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The last enemy destroyed.

1 Cor. Iv. 26. The last enemy that all be destroyed is death.

MELANCHOLY death must again be the subject of our media tations. This gloomy theme should not be dwelt upon so long, but it is absolutely necessary we should foon enter the lifts and held a conflict with it, hence it is an instance of the highest wifdom to be in readiness for the combat. If there be an enemy who will surely attack us, whom we can neither appease nor avoid, it would be the extremity of folly to neglect preparation for the engagement. And would it not manifest a sound judg ment and a good understanding, seeing his assault is not to be efcaped, to enquire whether there be any method by which he may be overcome? I must now speak of that which will soon close my mouth in the profoundest filence, and you must hear of that which will shortly stop your ears. And we shall nei. ther speak nor hear any more till the last trumpet shall sounds and the bright morning of the resurrection open.-

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Was the dread pomp of a funeral presented before us, the f. lent proceflion, the fad train of mourners, the berieved friends taking a final last look, groaning out a farewell, eyes and hearts

the gasping grave, the hollow murniurs of the fal. ling clods sending forth a doleful sound, a discourse on death might then have a double force, and make the impreflions deep. Altho' this painful appearance is not at present pafling in review, yet it is an object fo frequent, that we must, me thinks, always bear upon our minds the image. As by an immutable statute of heaven, it is appointed unto all men once to die, therefore a proper consideration of death can scarcely at any time be needlefs or impertinent. Are there any here who can object and say, that reflections apon our mortality are vain, for men are naturally too fenfible hereof and too much dread the name? If this were just, there would be no need of such a pious aspiration handed down to us in the divine oracles : “O that they were wise, that they understood this, * that they would consider their latter end." Notwithstanding death is certain, and preparation for it of the greatest impor. tance, yet, alas ! how few, how very few lay it seriously to heart; how few are engaged to have its power destroyed before it flay them? While it is the king of terrors to the world, many remain ignorant of its chief injury, thinking it hath done its utmost when the connection between the soul and body is dissolved, considering not that the everlasting separation of both from the fountain of blessedness is still infinitely greater For what is temporal when compared with eternal death? To think of the separation of those near and dear companions, the soul and body, of the debasement and horrors of the grave, the bed all fench and putrefaction, the coverlit crawling worms is fad and melancholy. They are very unwelcome and dismal thoughts to the minds of finners, but what follows after is inconceivably more dismal, and inexpressibly more terrible.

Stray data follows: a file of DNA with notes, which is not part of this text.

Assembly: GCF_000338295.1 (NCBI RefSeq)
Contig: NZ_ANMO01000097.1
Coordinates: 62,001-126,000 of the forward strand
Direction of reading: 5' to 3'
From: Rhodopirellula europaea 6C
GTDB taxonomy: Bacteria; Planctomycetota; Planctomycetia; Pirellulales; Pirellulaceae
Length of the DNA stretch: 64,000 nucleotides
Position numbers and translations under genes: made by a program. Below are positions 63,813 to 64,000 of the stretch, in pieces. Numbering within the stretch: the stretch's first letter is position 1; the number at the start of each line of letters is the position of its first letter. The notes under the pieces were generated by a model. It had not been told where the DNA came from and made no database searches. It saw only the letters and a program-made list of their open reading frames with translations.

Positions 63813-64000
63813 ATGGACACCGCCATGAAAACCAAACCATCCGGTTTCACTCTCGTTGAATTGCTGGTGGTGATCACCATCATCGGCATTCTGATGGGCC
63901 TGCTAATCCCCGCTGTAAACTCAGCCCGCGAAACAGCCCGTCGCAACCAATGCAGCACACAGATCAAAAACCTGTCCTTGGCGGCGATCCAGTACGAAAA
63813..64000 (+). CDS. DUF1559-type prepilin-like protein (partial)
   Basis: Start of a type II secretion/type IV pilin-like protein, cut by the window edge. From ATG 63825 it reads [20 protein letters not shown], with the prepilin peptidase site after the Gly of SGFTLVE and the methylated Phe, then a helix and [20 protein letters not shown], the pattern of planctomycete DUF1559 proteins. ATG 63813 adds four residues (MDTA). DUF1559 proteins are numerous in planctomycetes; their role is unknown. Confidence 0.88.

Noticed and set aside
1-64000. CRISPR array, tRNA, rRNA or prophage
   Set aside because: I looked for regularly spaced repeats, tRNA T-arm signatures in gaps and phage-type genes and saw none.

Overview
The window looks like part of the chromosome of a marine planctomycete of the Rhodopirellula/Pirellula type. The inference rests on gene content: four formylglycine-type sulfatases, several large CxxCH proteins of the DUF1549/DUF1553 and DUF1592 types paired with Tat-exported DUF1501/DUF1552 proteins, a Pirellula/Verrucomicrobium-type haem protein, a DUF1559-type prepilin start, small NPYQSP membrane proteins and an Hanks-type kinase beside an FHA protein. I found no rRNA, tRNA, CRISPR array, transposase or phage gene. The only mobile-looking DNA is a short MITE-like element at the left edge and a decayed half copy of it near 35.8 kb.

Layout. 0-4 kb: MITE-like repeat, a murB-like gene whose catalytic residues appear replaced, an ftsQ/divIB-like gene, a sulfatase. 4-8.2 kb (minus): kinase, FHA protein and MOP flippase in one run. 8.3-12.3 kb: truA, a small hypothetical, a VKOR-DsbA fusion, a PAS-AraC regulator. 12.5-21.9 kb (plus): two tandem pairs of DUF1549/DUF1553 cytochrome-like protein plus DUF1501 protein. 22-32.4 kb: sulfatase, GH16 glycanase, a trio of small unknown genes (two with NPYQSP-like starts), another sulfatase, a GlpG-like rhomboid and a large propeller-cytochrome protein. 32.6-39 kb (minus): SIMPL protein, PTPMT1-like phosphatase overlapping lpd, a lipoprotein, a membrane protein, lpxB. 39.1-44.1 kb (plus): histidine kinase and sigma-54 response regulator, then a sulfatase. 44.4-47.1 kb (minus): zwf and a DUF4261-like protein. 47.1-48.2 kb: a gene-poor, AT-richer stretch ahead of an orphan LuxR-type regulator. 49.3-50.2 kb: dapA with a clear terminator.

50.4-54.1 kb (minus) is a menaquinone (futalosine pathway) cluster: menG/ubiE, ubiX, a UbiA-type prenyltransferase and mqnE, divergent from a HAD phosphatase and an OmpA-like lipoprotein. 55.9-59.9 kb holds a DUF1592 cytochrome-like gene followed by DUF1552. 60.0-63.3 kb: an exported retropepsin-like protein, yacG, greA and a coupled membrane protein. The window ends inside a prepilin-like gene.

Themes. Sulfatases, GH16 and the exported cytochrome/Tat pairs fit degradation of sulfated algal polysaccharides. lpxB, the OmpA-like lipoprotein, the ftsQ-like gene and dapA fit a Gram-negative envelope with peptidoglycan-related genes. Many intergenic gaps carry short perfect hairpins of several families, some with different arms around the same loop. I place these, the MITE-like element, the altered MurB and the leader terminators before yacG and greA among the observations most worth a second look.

But is there no escape from this destroying enemy? Must all become his prey? And shall he still triumph and pass un.

Sanquished ? Our text affords here an answer of sweet joy and the (trongest confolation, that this universal destroyer fhall be destroyed.--" The last enemy that fhall be destroyed * is death." Tho he is an enemy, and the last enemy, yec his conquest and destrudion is certain. This is a precious hope and a transporting consideration, that tho' he hath and will reign long, yet he will not reign always. This our glori ous Saviour and all conquering king hath done, and will infallibly accomplish. Thus the captain of our falvation hath declared, “O death, I will be thy plague, O grave, I will “ be thy destruction." His arm is almighty, and he goes forth conquering and to conquer. And the last enemy he will vanquith and fubdue is death. But in leading your attention particularly thro' this subject, we shall endeavor to fhow,

First, how death is an enemy.

Secondly, establith this truth, that this enemy fhall be destroyed.